Study: Mobile Clinic Saves Money, Improves Health For Low-Income Patients

The Boston “Family Van” is an urban mobile health clinic that travels to some of the city’s poorest, medically underserved communities — Dorchester, Roxbury, East Boston, Hyde Park and Mattapan — caring for patients who have the highest rates of preventable illness, hospitalizations and avoidable emergency department visits. (Not surprisingly, these are also some of the neighborhoods hardest hit by the current flu epidemic.)

A program of Harvard Medical School, The Van is staffed by community health workers, and sometimes by doctors and nurses. Their goal is to bring medical care to the people rather than wait for the people to seek care (which may or may not happen, and if it does, may be dangerously delayed).

A patient treated by staff at Boston's Family Van

A patient, Geralyn Lynch, treated by staff at Boston’s Family Van in Dorchester, Mass. (Photo: Mim Adkins)

A recent study, published in the journal Health Affairs, found that the Family Van — with its neighborhood version of house calls — also saves money by preventing ER visits. Additionally, patients receiving care from The Van staff were able to reduce their blood pressure, researchers report.

The study, by researchers at Harvard Medical School, looked at data from 5,900 patients who made a total of 10,509 visits between 2010 and 2012.

Here’s more from the paper:

“The average reductions in systolic and diastolic blood pressure were associated with a 31.0 percent and a 33.3 percent reduction, respectively, in the relative risk of myocardial infarction. Similarly, the blood pressure reductions were associated with a 40.4 percent and a 48.8 percent reduction, respectively, in the relative risk of stroke. Following the literature, we averaged the systolic and diastolic effects to arrive at an overall relative risk reduction of 32.2 percent in myocardial infarction and 44.6 percent in stroke associated with the blood pressure reductions…

In a population ages 55–64 that is evenly divided among men and women, the incidence of myocardial infarction is estimated to be about 11.4 per 1,000 person-years, and the incidence of stroke about 3.3 per 1,000 person-years. Using average attributable costs per case, the reductions in incidence were estimated to have saved $235,254 from blood pressure reductions over the thirty-six-month study period.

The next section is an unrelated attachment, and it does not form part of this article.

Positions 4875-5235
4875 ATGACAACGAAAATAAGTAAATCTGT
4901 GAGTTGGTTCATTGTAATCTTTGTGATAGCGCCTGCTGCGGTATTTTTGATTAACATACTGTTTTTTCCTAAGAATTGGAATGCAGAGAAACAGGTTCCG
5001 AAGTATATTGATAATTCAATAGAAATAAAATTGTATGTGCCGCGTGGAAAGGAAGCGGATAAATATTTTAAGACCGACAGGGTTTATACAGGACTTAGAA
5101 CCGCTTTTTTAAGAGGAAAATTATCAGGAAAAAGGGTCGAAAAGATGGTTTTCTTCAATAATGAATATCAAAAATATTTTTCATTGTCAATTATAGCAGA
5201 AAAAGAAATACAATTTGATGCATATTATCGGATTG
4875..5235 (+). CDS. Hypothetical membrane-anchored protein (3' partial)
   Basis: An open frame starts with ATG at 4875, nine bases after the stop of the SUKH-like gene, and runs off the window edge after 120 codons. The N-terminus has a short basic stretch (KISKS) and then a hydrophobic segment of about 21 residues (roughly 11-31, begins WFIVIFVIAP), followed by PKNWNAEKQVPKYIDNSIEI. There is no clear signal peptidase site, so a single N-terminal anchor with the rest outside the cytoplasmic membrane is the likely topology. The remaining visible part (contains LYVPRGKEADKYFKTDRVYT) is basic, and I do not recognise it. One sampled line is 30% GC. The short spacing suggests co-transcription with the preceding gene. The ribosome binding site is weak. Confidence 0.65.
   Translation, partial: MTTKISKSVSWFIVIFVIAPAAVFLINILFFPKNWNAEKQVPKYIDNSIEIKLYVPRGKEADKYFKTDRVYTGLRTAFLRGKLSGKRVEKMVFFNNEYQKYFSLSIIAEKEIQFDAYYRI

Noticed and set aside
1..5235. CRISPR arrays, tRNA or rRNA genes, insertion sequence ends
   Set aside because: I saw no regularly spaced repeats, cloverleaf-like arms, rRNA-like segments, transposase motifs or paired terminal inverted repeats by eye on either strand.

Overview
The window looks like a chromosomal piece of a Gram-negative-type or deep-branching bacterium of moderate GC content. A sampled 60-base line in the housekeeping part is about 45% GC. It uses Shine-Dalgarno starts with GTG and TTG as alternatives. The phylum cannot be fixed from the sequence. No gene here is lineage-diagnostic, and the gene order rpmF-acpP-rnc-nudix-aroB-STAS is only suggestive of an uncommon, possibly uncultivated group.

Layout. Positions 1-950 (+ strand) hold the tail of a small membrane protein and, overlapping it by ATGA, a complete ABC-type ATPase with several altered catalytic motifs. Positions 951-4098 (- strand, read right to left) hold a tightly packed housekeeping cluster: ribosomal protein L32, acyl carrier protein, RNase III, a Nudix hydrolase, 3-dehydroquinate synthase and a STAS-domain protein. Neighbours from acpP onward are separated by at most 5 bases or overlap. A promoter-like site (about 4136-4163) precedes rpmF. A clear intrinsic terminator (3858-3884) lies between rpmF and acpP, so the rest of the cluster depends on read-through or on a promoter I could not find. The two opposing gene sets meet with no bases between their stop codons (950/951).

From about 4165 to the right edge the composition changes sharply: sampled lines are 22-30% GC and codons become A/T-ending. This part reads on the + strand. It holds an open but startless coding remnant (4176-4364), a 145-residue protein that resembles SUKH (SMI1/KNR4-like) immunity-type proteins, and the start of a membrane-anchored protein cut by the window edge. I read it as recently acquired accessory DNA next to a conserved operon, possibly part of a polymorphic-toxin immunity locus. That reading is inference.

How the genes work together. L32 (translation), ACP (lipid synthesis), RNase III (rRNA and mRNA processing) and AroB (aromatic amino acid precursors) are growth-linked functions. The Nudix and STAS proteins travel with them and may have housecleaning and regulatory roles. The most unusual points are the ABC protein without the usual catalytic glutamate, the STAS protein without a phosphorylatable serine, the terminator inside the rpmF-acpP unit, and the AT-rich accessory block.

With each avoidable emergency department visit costing on average $474 in Massachusetts, we estimated total savings of about $1.4 million from the 2,851 reported emergency department visits avoided. These savings were much larger than the savings from blood pressure reduction. Thus, estimated savings from the use of mobile clinics were driven by the number of emergency department visits avoided.

Total mobile clinic savings were about $1.6 million from January 2010 through June 2012. Total operating expenditures during the same period were $1,222,886. Operating expenses included personnel salaries and benefits, vehicle operations and utilities costs, and mobile clinic administrative costs. The ratio of total savings to total expenditures, or return on investment, was thus 1.3.”

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  • dyerkutn

    My father knew that this would work 50 years ago when he experimented with mobile clinics in the Bronx as part of his work at Albert Einstein College of Medicine.

  • EB VT

    This is amazing! It is innovators like the people of the Family Van that will change the way healthcare is delivered! This is the perfect way to bring the needed care to areas where people might not have adequate access. Soon we will see these all over the US and world!

  • Krista Conley

    This is fantastic – what outcomes! We always see folks looking to big companies for health care solutions, but here is a case where a smart ground game and smarter leadership can pave the way – literally!

  • Reasonable?

    This is a Napster moment for health care.

    You can take a van with some simple supplies and trained community health workers and make a significatn health care impact.

    But instead we are building a big expensive infrastructure to do the same job.